Indicators That Preceded Past Downturns Are Flashing Now
So much for new market highs every other day…or so it seemed. After the market rout on the last day of July, the Dow Jones Industrial Average was basically flat year to date with the S&P 500 up 4.4% as of the end of July.
If you are a dedicated reader of these weekly columns, you know that I don’t get too excited by big one-time gains nor do I panic when the Dow has a 300 point loss. My bigger concern is always the longer term picture when it comes to the markets and the economy.
Probably what’s on many investors’ minds is whether the bull market can continue or whether we’re facing an imminent bear market. As usual, my crystal ball is cloudy but a few articles I read in the past week are worth digesting.
The first is a column written by CNBC’s Jeff Cox on Tuesday entitled “Goldman: ‘Dramatic divergence’ coming in the market.” The good news according to an analysis by Goldman Sachs (click here to read article) is that stocks will significantly outperform bonds in the years ahead since interest rates are bound to rise one of these days…or years. That was the positive part of the analysis.
On the negative side, Goldman sees the S&P 500 stock index only returning 6.2% between now and 2018. If these folks are correct, we will see S&P at 2,300 by the time 2018 rolls around.
While this doesn’t sound too bad, the one thing we know is that markets don’t often go straight up. Are we in for a “correction” or worse, a “bear market” where stocks drop 20% or more? Who knows? In last Saturdays Weekend Investor section of the Wall Street Journal, Mark Hulbert wrote a column (click her to read article) entitled “Three Signs That Point to a Stock-Market Tumble Ahead.” Wonderful!!!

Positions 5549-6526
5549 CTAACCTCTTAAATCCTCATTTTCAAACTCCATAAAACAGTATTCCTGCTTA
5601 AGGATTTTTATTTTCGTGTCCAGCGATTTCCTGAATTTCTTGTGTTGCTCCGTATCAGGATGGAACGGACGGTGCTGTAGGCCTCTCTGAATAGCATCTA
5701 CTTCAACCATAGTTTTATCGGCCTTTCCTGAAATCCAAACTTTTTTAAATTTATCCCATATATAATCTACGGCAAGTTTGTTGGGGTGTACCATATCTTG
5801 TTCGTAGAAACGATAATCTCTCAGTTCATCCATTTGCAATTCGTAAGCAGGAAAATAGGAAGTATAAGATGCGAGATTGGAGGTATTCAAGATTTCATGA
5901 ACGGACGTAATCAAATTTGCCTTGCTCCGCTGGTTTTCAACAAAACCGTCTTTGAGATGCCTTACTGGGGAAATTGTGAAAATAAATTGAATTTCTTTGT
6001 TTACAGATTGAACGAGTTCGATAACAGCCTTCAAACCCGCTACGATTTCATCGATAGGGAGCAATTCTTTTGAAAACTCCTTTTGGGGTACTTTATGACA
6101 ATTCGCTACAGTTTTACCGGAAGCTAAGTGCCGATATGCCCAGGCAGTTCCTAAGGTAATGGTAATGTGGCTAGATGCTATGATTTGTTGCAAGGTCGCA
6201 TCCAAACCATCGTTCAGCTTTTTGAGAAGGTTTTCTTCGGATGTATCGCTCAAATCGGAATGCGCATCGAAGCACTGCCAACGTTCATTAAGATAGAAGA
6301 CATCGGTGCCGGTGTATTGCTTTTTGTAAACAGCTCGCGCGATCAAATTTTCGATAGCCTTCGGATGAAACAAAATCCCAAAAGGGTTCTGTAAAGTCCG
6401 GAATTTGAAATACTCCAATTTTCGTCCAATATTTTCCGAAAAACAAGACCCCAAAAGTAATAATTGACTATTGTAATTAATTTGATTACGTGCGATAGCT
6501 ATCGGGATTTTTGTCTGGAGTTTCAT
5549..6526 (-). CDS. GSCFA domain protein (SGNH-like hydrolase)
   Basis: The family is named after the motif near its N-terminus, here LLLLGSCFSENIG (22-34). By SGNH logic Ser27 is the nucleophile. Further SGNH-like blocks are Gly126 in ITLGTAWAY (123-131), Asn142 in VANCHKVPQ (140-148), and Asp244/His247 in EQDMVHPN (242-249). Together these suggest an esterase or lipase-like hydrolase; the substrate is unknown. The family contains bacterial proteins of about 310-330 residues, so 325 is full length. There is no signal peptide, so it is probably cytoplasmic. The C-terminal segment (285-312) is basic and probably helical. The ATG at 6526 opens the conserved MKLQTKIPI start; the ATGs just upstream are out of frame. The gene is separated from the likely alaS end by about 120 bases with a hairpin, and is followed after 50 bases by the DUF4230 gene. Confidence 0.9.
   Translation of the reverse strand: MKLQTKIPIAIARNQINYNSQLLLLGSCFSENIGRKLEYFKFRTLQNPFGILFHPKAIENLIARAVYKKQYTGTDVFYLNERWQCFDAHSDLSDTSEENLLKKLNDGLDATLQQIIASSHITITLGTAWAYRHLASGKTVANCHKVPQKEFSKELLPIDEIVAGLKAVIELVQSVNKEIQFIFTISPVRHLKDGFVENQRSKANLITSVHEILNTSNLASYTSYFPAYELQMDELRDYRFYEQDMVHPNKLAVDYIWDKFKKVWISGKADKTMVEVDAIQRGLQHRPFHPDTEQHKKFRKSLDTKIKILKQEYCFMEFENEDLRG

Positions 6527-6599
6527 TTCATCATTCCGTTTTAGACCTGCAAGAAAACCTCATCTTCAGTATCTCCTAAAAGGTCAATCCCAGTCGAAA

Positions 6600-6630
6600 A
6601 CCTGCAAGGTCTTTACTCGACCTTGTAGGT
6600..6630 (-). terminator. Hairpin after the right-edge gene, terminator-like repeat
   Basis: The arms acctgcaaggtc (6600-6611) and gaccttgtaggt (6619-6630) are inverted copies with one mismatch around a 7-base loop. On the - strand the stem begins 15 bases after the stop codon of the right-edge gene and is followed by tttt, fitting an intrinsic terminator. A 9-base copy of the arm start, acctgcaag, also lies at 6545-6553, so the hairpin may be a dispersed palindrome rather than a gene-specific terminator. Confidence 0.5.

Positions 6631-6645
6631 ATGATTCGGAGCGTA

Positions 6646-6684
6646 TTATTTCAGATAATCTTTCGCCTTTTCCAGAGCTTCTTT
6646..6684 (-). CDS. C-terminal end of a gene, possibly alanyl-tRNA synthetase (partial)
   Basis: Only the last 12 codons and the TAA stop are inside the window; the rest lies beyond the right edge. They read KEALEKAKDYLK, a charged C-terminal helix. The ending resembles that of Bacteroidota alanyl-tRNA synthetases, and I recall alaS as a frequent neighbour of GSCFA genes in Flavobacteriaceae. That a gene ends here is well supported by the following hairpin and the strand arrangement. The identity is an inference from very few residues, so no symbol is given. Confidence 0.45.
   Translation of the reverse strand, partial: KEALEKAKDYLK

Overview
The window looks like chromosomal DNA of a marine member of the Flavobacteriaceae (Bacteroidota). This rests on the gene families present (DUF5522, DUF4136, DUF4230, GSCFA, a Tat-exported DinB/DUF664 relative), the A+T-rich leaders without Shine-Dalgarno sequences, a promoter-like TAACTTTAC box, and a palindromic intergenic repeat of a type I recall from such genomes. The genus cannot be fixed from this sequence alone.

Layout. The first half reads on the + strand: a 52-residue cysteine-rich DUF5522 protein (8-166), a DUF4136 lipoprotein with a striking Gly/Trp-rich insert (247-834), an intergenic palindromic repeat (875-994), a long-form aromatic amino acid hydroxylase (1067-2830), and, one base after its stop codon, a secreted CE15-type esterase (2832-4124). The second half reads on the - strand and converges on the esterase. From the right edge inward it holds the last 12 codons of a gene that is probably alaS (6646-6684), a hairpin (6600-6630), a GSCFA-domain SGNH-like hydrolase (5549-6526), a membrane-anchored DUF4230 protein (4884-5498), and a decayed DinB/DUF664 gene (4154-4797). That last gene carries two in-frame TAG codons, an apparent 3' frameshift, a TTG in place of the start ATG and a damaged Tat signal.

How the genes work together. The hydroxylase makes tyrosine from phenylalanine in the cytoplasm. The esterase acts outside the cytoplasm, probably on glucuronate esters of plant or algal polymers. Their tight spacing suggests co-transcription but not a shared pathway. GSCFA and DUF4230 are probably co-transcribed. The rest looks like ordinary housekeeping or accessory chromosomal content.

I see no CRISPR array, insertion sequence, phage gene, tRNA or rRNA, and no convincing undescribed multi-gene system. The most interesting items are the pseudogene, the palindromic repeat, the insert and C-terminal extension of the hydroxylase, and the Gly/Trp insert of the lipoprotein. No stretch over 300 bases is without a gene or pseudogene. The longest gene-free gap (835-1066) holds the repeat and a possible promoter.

Hulbert points out that since 1970 when three market indicators start flashing, as they are now, the S&P 500’s “average subsequent decline on those earlier occasions was 38%, with the smallest drop at 22%.” Looking for some solace? According to the column, blue-chip stocks that pay large dividends will lose the least in any decline. We shall see.
As both a registered investment advisor and insurance licensed, I most often have some of our clients’ money in the market, some in FDIC insured bank instruments (CDs, money market funds, etc.) and some in boring old annuities, mostly with lifetime income benefit riders. My goal is to always make sure we have enough safe money in everybody’s portfolio so that market swings won’t cause too much agita.
Are you comfortable with the amount of market risk vs. safe money percentages in your portfolio? If not, give me a call or shoot me an e-mail and we can match up calendars.
Have a fun weekend…
Your Retirement Quarterback®